[Photo from MetroMode]
Michael Jackson’s death caused radio’s roboprogrammers to take a back seat for a while. Increasingly, over the past few decades, broadcast radio has ceased to be a local affair. As the FCC regulations on local ownership of media outlets has faded towards corporate behemoths, radio programming more and more these days is done by databases and distant decision makers. For those of us who remember real radio dj’s who made personal decisions about what song would come next, this has driven us more towards our own music collection, rather than being stuck listening to the corporate drivel. Pandora and Last.fm are okay, but they lack the personal touch.
With Michael Jackson’s death announcement, the clacker driven music machine was taken off line, if only for a few hours and only on a few stations. Human beings again ruled the airwaves of some radio stations.
“It’s a good reminder of what live radio can do, of the role that radio can play in bringing a community together,” said Scott Fybush, editor of Northeast Radio Watch in Rochester, N.Y.
Many stations no longer have live announcers, using canned voices for part or all of the day, and so can’t react to a major news event, he said.
DJ Deirdre Dagata, 39, has been working at Mix 98.5 part time since May, after being replaced at Kiss 108 by recorded programming the month before. And yesterday, she was back in action for the biggest radio day in memory.
Dagata was in constant motion during her 9 a.m. to 2 p.m. shift. Sitting in an elevated office chair in front of four computer screens, she punched blinking phone lines, tapped on keys, and slid knobs – simultaneously editing recorded calls and fielding a steady stream of new ones from listeners who wanted to share stories about Jackson.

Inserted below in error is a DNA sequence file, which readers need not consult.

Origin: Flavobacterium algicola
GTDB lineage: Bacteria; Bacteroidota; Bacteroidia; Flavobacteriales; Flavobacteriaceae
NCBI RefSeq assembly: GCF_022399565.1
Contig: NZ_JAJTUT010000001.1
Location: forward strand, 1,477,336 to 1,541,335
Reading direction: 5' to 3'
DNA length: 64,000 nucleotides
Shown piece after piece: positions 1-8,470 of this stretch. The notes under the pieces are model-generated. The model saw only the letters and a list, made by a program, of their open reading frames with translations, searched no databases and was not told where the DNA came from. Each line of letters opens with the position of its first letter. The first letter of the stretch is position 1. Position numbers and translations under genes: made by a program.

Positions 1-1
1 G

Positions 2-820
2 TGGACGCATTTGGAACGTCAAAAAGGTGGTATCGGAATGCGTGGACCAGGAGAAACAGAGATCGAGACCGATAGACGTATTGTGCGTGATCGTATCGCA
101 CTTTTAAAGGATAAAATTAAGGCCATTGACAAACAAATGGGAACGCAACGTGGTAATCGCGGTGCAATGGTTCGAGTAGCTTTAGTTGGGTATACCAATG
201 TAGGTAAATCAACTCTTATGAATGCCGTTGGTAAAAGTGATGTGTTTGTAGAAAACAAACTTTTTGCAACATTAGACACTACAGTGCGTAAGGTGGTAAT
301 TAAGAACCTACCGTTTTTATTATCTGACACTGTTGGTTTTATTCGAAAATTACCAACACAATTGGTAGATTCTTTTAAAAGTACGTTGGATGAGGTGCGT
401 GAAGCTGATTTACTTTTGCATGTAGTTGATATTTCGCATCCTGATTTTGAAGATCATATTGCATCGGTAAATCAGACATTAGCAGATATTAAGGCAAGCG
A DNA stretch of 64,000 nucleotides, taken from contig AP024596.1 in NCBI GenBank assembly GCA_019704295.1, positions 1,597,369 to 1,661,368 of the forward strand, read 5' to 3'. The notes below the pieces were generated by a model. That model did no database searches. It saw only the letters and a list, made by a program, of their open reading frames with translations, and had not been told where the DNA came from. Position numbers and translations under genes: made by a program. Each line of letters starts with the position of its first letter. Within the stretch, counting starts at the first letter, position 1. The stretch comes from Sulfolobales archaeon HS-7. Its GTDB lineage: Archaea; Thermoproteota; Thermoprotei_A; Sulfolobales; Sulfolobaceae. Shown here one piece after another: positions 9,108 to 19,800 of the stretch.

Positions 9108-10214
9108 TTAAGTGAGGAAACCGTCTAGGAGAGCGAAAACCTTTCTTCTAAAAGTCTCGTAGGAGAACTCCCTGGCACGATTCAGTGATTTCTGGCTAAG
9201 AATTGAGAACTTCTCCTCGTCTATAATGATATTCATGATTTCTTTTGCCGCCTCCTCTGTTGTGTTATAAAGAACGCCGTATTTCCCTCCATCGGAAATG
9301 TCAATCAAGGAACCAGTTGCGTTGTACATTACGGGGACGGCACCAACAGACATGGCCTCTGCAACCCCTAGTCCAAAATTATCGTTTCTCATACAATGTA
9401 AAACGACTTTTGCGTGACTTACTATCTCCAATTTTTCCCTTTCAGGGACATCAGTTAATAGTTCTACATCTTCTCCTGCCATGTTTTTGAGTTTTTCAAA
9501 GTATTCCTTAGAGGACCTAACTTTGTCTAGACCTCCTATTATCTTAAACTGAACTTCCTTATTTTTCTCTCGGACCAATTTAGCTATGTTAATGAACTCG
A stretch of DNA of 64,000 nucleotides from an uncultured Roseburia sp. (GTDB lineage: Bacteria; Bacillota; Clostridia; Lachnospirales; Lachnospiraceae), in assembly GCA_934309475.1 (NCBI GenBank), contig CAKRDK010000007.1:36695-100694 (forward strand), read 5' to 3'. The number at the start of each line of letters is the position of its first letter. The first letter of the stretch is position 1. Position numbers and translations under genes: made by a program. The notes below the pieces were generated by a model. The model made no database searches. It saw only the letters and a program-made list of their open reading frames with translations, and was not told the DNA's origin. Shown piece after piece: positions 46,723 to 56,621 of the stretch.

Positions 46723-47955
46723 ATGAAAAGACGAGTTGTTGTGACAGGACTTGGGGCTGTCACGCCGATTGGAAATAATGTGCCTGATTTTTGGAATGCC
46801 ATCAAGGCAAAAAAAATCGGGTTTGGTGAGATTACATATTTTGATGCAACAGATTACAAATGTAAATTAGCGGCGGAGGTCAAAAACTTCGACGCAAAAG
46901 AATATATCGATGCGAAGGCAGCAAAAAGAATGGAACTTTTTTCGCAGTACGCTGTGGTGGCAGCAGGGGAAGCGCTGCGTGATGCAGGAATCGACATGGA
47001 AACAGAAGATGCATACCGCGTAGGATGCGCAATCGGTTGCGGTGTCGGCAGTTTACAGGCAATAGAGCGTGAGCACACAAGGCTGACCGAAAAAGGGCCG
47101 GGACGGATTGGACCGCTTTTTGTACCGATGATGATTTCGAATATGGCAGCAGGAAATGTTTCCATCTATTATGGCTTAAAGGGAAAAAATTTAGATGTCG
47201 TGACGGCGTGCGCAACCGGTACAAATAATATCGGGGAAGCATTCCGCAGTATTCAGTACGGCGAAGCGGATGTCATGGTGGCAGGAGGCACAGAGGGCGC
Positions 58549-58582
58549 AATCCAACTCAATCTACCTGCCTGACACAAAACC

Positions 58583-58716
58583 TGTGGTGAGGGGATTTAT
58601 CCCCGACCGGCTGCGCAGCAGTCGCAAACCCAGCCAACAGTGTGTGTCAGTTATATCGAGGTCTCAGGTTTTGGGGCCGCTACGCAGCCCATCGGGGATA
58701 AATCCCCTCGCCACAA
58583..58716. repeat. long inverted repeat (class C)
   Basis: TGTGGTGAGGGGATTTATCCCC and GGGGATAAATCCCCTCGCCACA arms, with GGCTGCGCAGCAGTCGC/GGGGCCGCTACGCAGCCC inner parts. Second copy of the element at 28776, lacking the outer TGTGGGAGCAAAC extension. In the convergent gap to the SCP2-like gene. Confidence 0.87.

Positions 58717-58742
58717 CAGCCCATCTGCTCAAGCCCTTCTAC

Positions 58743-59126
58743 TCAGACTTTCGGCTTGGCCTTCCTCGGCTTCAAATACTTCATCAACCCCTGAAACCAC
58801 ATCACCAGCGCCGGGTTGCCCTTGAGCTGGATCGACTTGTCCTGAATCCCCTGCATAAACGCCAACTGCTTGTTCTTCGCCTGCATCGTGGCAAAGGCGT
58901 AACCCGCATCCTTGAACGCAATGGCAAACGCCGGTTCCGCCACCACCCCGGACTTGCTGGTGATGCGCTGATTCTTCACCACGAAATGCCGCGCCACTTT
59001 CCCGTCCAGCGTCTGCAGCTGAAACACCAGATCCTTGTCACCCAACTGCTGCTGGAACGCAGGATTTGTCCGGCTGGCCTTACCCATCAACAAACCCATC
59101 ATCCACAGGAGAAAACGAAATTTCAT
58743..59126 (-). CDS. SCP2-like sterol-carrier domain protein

Back in the day, I recall listening to the radio knowing something unique was happening. The radio announcers had their own tastes in music, and they helped to create a following around their musical tastes. Sometimes there was dead air as the dj missed the cue for a variety of human reasons, some more innocent than others. This caused me to volunteer at and work at several radio stations in the 1980’s and 1990’s. I actually chose my university because I liked the on air feel of the campus radio station, which turned out to be a very influential organization for me. At the station, I did on-air work, production of public service announcements, newscasts, dj training, and eventually became Program Director. The audience’s active listenership of the music and programming was exciting to be involved with.
Back then, radio was a public service to be provided to the community, not just a marketing opportunity. Almost radio programming was done with people at the microphones, nearly always they were playing actual records, tapes or cds. Even the commercials were created in-house, except those for national campaigns.
Do you miss real radio? There are a bunch of college radio stations around, and most of them depend on the student body and sometimes local community members to create their programming. With web streaming, it is possible to listen way beyond the broadcast range of your favorite station. WERS in Boston plays a good mix curated by communications students. KEXP in Seattle has a wonderful mix of live performances and genuine djs choosing the music they play. Transom and Youth Radio are helping to cultivate the new voices of radio that we need. Public Radio Exchange has a channel on XM radio, and features a mix of voices that you may not have heard before.
With podcasting and the great suite of computer software and hardware available for free, just about everybody has the radio recording studio in their laptop, desktop, cellphone and digital camera that I had in my bedroom as a high school kid. If you want to broadcast, you may want to build your own transmitter. Sending out your homebrew radio programming out to your house or close neighbors could be a neat experience. You could record some short pieces like songs, jokes, or seque buffers, drop them into your music library and set your music player loose, sending your personalized radio program out to the transmitter.